An important step for Wisconsin must be to continue moving away from burning coal as a primary way to produce electricity. Not only does coal burning release more heat-trapping carbon dioxide into the atmosphere, particulate emissions contribute to heart, asthma and other lung diseases. This is particularly important given the magnitude of the health care costs facing Wisconsin.

While policymakers in Wisconsin have done little to change course, our neighboring states have moved forward and are gaining a competitive advantage. They have invested in energy efficiency and renewable resources and reaped the manufacturing and service jobs that come with those investments. Skilled young people, whom the state badly needs to attract, put a high value on environmental sustainability and recognize the importance of addressing climate change. If Wisconsin doesn’t get its act together, we will continue to see the best and brightest vote with their feet by locating in states that are implementing new climate change strategies and creating high-paying jobs in the process.

So, let’s get moving on a Climate Action Plan for Wisconsin before we fall further behind. Here are 10 components that should be part of the plan, playing off the foundation already laid out by the task force nearly a decade ago:

1. Establish explicit and aggressive greenhouse gas reduction goals by sector and track and publish progress.

2. Reinvigorate the Wisconsin Climate Change Initiative, a collaboration between the Nelson Institute at the University of Wisconsin and the Department of Natural Resources, focused on identifying the likely impacts of climate change on our state and strategies for adaptation.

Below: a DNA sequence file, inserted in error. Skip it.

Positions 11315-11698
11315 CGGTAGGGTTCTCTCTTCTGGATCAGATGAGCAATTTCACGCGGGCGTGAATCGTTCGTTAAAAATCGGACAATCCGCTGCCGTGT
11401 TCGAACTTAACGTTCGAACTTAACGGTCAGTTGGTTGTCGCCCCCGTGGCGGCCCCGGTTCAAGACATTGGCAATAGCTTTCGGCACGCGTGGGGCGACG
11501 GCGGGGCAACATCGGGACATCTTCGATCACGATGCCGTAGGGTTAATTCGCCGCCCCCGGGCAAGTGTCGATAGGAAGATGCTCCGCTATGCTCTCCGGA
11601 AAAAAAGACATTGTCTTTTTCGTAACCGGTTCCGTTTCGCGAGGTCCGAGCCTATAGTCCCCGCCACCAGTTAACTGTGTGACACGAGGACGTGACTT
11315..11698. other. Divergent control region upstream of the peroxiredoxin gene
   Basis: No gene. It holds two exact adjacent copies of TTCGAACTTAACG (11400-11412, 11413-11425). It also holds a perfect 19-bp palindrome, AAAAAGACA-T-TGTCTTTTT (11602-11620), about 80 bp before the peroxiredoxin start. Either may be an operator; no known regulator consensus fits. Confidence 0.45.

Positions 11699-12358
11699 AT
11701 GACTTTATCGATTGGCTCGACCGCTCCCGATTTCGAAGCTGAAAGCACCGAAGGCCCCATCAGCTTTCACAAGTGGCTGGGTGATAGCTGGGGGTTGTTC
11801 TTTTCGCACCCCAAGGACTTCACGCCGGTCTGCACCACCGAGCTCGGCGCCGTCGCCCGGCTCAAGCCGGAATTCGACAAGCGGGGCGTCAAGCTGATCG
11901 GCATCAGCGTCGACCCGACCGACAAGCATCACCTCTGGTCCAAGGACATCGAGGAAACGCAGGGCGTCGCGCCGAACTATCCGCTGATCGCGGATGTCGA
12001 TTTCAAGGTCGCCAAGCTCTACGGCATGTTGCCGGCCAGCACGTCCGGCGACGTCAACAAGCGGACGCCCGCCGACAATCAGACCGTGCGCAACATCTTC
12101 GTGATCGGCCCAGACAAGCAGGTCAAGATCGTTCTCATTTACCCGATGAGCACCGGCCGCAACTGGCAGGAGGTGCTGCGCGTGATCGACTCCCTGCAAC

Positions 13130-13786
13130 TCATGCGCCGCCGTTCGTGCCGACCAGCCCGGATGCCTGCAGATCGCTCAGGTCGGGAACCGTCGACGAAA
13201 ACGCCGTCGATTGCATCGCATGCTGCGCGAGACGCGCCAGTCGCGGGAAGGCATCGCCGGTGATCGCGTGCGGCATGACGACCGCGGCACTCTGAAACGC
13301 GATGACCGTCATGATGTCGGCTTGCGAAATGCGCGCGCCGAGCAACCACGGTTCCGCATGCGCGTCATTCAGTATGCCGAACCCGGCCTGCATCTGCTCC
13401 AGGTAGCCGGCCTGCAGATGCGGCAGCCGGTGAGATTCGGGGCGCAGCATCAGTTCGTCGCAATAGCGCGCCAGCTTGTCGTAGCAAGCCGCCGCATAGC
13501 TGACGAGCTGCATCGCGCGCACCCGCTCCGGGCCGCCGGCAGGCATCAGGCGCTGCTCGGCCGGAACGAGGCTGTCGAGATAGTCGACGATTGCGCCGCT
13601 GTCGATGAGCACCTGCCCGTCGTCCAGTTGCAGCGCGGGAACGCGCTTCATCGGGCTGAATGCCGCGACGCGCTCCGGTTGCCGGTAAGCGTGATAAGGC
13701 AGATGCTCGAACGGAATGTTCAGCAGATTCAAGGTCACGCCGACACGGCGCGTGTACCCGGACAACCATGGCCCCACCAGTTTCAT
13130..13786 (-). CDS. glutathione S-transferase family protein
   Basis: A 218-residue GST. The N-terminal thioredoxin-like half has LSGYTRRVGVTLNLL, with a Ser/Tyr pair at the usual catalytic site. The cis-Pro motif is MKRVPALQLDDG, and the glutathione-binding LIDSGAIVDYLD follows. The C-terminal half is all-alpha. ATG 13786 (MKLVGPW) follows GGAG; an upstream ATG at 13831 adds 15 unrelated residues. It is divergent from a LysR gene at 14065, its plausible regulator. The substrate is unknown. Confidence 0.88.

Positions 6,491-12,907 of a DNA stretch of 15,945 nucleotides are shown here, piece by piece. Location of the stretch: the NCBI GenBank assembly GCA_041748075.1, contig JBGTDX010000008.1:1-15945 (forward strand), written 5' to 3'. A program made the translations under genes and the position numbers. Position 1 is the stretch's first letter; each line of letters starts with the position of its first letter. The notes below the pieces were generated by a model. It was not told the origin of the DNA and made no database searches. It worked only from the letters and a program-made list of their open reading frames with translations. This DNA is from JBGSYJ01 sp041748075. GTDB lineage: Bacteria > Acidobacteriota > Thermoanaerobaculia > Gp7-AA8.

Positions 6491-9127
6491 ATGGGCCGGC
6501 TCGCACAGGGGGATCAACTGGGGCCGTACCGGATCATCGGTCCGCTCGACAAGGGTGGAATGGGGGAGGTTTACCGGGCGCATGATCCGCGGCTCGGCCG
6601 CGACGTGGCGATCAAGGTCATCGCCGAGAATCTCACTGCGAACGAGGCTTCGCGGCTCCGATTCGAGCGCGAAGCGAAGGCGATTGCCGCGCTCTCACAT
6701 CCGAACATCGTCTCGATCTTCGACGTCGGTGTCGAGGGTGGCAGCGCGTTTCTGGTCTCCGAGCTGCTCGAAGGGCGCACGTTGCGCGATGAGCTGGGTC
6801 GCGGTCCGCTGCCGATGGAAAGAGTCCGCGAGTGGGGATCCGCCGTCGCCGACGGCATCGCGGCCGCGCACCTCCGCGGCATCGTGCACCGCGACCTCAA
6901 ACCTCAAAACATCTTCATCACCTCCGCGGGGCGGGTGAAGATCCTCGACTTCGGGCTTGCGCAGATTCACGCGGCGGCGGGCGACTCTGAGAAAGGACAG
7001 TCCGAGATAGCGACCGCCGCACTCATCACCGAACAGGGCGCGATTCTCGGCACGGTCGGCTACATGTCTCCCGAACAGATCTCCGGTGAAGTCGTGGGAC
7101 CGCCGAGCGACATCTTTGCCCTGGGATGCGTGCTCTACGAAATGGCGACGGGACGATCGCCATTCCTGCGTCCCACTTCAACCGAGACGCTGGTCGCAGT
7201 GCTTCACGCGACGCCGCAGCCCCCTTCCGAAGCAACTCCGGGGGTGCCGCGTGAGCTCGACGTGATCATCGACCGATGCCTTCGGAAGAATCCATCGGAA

3. Leverage the Wisconsin Idea to harness the scientific research at our great university system to support voluntary and innovative efforts from our businesses, farms and communities.

4. Reinvigorate and create new state programs to support local communities in their efforts to adopt and implement comprehensive, money-saving sustainability programs.

5. Build on initiatives such as Green & Healthy Schools, enabling our schools to reduce energy costs through conservation and renewable projects and to educate their students about climate change and what can be done.

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6. Adopt a state energy policy implemented by all departments and the Public Service Commission that makes Wisconsin a model in sustainable management, modernizes our building codes, promotes energy efficiency improvements to existing buildings and facilitates substantial growth in our renewable resources, including community solar farms.

7. Work with our utilities to develop the smart grid infrastructure needed to support a safe and reliable electric system that is customer-friendly, integrates new technology and enables the development of clean, distributed energy as well as large utility-scale renewable installations.

8. Develop mass transit infrastructure and carbon-neutral biofuels, while linking our utilities’ renewable energy with a rapid ramp-up of electric vehicle charging facilities.

9. Enhance the substantial carbon sequestration capacity of Wisconsin's agricultural lands and forests through healthy, efficient and cost-effective management practices.

10. Incorporate environmental justice policies into any new utility projects to ensure that our most vulnerable communities do not bear the brunt of pollution.

These are very important and attainable steps that can put Wisconsin on the path toward a brighter and cleaner future. We call on Gov. Tony Evers, working with Wisconsin business leaders, environmentalists and legislators from both parties, to accept this Earth Day challenge and promptly develop and implement a Wisconsin Climate Action Plan. It is time to put political partisanship aside and protect all our grandchildren.

Tia Nelson is managing director of climate at the Outrider Foundation. Roy Thilly is the retired CEO of WPPI Energy. Nelson and Thilly were the co-chairs of Gov. Jim Doyle’s Global Warming Task Force.